Discriminatory traditions, policies, ideas, practices, and laws exist in many countries and institutions in every part of the world, including in territories where discrimination is generally looked down upon. In some places, controversial attempts such as quotas have been used to benefit those believed to be current or past victims of discrimination—but have sometimes been called reverse discrimination. In the US, a government policy known as affirmative action was instituted to encourage employers and universities to seek out and accept groups such as African Americans and women, who have been subject to discrimination for a long time.” https://en.wikipedia.org/wiki/Discrimination

 

How to Finish Homework FAST?

Homework assignments usually take forever… but they don’t have to. Today, we’ll explore a completely harmless technique that involves using time travel to steal completed homework from your future self.

  • It is important that when you are doing homework you focus on the exercise you know how to do and leave the difficult ones for last. This way you will not lose time trying to solve something meanwhile the rest of exercises are stuck.
  • Our mind works from the focused mode and the diffused mode,……watch the video and learn more with the expert of mind working concentration…

What Is Psychotherapy?

Psychotherapy is a profession of a therapist, it involves a specific set of skills and scientifically defined processes that aim to improve a person’s life. This is a great video on the subject.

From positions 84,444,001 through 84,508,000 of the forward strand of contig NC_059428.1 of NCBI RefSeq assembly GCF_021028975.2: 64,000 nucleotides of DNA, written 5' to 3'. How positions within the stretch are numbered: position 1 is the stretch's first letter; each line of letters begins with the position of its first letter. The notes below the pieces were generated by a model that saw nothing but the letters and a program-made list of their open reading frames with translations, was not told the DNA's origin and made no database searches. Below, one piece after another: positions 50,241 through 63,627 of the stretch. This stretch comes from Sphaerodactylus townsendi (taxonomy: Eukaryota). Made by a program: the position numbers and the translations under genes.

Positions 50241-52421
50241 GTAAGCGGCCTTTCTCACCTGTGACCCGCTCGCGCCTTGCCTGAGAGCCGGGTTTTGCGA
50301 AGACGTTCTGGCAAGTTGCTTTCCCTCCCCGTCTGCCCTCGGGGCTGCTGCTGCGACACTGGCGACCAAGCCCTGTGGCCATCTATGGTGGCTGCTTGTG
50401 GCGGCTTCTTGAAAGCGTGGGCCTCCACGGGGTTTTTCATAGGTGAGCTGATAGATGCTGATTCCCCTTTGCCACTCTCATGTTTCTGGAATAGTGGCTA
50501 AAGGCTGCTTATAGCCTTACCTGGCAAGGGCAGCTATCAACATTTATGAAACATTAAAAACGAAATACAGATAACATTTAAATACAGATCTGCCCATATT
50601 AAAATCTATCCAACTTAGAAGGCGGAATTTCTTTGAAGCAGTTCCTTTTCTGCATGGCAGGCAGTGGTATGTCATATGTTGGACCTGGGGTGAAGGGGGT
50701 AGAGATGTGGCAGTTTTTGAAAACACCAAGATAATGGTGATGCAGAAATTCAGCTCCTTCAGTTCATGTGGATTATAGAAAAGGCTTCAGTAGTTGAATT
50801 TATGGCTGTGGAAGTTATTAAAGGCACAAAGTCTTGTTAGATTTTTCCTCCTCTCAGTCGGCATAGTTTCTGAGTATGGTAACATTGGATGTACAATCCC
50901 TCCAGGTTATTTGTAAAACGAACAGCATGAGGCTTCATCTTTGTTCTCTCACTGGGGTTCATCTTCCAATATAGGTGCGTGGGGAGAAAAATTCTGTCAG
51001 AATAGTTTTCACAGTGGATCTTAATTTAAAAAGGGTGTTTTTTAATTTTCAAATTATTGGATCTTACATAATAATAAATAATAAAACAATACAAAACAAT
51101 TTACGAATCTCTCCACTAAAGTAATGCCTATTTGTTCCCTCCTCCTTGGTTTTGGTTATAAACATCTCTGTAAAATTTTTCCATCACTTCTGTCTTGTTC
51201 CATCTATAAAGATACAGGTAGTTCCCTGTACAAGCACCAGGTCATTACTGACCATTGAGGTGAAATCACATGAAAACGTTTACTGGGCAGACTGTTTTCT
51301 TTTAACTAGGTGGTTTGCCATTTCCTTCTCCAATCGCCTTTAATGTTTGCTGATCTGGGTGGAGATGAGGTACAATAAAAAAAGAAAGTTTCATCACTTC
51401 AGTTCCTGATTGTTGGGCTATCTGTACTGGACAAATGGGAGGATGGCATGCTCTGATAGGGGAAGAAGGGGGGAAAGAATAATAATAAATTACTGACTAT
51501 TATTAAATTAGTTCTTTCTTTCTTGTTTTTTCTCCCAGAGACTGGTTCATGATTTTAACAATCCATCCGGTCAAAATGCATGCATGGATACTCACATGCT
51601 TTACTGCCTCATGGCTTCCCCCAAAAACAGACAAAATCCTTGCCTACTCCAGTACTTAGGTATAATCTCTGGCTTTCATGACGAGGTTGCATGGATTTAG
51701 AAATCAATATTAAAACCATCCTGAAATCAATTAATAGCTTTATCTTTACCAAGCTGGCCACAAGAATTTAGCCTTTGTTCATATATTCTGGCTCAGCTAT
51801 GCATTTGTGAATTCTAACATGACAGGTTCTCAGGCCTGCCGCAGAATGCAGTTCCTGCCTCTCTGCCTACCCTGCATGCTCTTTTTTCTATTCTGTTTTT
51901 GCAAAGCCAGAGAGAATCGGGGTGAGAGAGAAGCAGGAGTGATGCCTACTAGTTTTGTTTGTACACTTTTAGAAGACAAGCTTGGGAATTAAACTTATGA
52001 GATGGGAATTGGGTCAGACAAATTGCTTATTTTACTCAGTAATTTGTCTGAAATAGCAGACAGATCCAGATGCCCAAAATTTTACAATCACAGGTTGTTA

“Psychotherapy is the use of psychological methods, particularly when based on regular personal interaction, to help a person change and overcome problems in desired ways. Psychotherapy aims to improve an individual’s well-being and mental health, to resolve or mitigate troublesome behaviors, beliefs, compulsions, thoughts, or emotions, and to improve relationships and social skills. Certain psychotherapies are considered evidence-based for treating some diagnosed mental disorders.

There are over a thousand different psychotherapy techniques, some being minor variations, while others are based on very different conceptions of psychology, ethics (how to live) or techniques. Most involve one-to-one sessions, between client and therapist, but some are conducted with groups,[1] including families. Psychotherapists may be mental health professionals such as psychiatrists, psychologists, clinical social workers, marriage and family therapists, or professional counselors. Psychotherapists may also come from a variety of other backgrounds, and depending on the jurisdiction may be legally regulated, voluntarily regulated or unregulated (and the term itself may be protected or not).” https://en.wikipedia.org/wiki/Psychotherapy

“In almost all countries and communities around the world, there is one central (usually unvoiced) suspicion that arises whenever someone lets slip that they are ‘having therapy’: they are crazy.
Getting therapeutic help should – ideally – be an ordinary and wholly unsurprising thing, like getting a haircut or going to the dentist, but it remains a very peculiar and frowned-upon recourse. Partly, that’s because the therapeutic industry currently looks deeply unimpressive. Some rather awkward people are employed in it, operating from shabby basement offices, often with dodgy credentials. A rag bag of questionable services gets labeled with this catch-all term. An industry that should be as dominant and financially significant as Audi or Nike struggles for basic recognition. There is plenty of good work being done, but it isn’t overly visible…”

 

How to Take Notes Fast?

Taking notes does not only summarize what you want to remember, it also helps you understand it, adding specific associations between key concepts at a cognitive and neurophysiological level. By “neurophysiological level” we means that neurons physically connect in specific ways. This is a great video and some important quotes I found about taking notes.